Yankees closer Mariano Rivera has famously — or infamously, depending where your allegiance may fall — dominated the game in a way no other reliever has, doing so, of course, mainly on the shoulders of one pitch: the cutter. And his resume reads like a who’s who for future Hall of Famers: 12-time All-Star, finished in the top five for the Cy Young Award five times, numerous reliever-of-the-year nods, ALCS MVP, and World Series MVP.

In recognition of one of the more prominent careers, Rivera’s getting the full pre-retirement treatment as he winds his way through the season. And in the second game of yesterday’s double-header the Panama-born right-hander made what could be his final trek through Cleveland, receiving complimentary gifts and a video tribute.

In honor of Rivera, here’s a look back at some of his more memorable moments and stats against the Tribe:

  • On October 5, 1997, Rivera blew the first postseason save of his career; surrendering a solo homerun to catcher Sandy Alomar Jr. The greatest closer of all time would go another 56 postseason innings until blowing another.
  • Following the blown save, Rivera never allowed the Indians to score another run in 9.1 postseason innings.
  • Alomar’s dinger would be one of just two postseason homers allowed — in 141 innings.
  • Ryan Garko is one of just three HBPs offered up by Rivera in the postseason (2007, Game 2 of the ALDS).
  • Rivera accumulated 29 of his 623 career saves against the Indians, or 4.7%.
  • His career ERA against Cleveland, 2.83, is more than a half run higher than his career mark (2.21).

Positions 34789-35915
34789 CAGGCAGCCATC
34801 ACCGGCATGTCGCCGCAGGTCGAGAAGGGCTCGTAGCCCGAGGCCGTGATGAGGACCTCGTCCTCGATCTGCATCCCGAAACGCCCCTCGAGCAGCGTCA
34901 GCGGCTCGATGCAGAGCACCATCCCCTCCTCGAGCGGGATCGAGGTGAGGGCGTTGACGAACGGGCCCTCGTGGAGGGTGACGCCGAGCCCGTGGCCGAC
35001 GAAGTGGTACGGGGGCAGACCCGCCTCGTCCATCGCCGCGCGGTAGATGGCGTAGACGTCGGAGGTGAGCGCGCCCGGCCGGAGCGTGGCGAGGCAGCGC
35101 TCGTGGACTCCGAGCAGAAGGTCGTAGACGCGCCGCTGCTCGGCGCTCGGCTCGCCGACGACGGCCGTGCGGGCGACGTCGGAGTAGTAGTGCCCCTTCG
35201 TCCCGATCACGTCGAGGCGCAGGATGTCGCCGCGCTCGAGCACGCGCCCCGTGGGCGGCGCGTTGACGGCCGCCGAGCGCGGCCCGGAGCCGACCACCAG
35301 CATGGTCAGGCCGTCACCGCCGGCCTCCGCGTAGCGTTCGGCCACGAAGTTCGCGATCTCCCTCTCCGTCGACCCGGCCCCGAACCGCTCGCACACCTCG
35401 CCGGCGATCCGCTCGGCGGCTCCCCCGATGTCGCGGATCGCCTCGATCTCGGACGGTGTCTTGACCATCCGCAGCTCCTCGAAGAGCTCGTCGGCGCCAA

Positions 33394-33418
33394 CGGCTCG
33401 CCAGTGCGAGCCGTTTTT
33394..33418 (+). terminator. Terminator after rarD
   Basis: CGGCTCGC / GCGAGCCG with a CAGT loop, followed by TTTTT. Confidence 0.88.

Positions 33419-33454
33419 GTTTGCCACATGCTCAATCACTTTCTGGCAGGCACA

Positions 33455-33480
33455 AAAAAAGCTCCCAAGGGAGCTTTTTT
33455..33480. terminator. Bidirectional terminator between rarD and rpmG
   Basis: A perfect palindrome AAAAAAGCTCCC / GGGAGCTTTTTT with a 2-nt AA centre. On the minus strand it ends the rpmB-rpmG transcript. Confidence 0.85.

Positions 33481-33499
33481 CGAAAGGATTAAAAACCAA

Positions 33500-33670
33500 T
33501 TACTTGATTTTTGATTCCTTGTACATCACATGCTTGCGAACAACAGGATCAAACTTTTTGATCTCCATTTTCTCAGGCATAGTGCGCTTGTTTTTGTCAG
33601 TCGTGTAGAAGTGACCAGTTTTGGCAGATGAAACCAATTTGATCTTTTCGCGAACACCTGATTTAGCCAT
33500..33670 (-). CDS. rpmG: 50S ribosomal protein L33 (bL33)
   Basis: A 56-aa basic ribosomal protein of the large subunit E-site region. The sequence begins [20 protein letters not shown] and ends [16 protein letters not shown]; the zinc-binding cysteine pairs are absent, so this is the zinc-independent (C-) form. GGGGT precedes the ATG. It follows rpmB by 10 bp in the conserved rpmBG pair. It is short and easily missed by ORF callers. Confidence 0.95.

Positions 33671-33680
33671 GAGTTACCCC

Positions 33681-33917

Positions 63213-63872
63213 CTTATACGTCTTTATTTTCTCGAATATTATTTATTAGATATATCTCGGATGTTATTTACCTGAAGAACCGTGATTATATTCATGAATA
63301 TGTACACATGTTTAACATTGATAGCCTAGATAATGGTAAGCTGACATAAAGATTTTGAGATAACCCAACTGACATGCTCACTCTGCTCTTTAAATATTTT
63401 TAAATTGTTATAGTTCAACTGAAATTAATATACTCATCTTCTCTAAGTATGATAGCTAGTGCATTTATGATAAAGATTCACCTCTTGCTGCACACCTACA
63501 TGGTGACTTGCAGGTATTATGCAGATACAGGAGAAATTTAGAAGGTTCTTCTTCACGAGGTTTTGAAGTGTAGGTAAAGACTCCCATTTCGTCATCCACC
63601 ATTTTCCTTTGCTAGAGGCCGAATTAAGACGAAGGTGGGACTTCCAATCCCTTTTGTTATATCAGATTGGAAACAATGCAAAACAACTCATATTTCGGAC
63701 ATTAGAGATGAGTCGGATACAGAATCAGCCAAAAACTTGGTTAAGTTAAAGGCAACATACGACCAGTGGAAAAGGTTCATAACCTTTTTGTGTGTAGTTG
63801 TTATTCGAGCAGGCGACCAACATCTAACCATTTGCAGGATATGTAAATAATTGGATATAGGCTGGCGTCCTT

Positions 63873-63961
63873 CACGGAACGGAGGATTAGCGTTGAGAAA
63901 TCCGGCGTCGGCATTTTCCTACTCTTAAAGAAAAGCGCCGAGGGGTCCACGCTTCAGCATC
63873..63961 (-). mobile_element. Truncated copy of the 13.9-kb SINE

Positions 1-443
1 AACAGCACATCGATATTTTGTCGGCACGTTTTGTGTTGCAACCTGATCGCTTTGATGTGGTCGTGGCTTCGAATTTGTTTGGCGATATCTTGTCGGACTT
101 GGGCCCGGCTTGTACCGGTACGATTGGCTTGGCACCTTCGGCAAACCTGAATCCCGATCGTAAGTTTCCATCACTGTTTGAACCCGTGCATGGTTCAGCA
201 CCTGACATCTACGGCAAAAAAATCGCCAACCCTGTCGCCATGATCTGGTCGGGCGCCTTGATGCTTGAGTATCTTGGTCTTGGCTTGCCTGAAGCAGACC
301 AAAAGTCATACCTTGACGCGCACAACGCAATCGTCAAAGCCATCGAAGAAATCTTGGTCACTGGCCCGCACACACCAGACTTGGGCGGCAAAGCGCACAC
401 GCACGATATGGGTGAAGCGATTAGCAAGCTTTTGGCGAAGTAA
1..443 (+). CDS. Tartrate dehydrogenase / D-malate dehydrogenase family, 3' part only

• Excluding the playoffs, he gave up only three homeruns against Cleveland in his career: two in 1997 (Jim Thome and Marquis Grissom) and one in 2002 (Bill Selby, obviously).
  • Rivera never threw a wild pitch against Cleveland; of course, he only has 13 in his career.
  • The most successful player against Rivera that spent time with the Indians (20 PA+): Juan Gonzalez, who hit .250/.280/.542 in 25 trips to the plate.
  • Former Tribe slugger Jim Thome has more walks, 8, against Rivera than any other player.
  • Former Indians second baseman Roberto Alomar is tied for tops with three doubles against him.
  • Manny Ramirez owns two distinctions involving Rivera: he’s faced him the most (53 PA) and owns the most strikeouts (15).
  • The Indians own a career .232/.290/.303 against Rivera at Jacob’s/Progressive Field.
  • The Cleveland faithful have personally witnessed 16 of his saves in Cleveland.

Personally, it’s been a joy watching Rivera throughout his brilliant career, firing that deadly cutter to both sides of the plate with sniper-like accuracy. And the bats. Man, oh, man, the bats. It’s unconfirmed, but rumor has it Louisville Slugger saw a 123% uptick in sales since Rivera’s rookie year in 1995.


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  • DaveR says:

    Nice facts. 2007 seems so long ago.

  • Jeremy says:

    Of course it would be Bill Selby..duh! haha. Great article and nice reflection on Mo’s career. He’s one of a kind, one of the most dominent late inning pitchers to ever put on a uniform. He was a pleasure to watch…nice to see certain Indians have some form of sucess against him. I’m glad you started off with Sandy’s HR, because that imagined is burned in my head.

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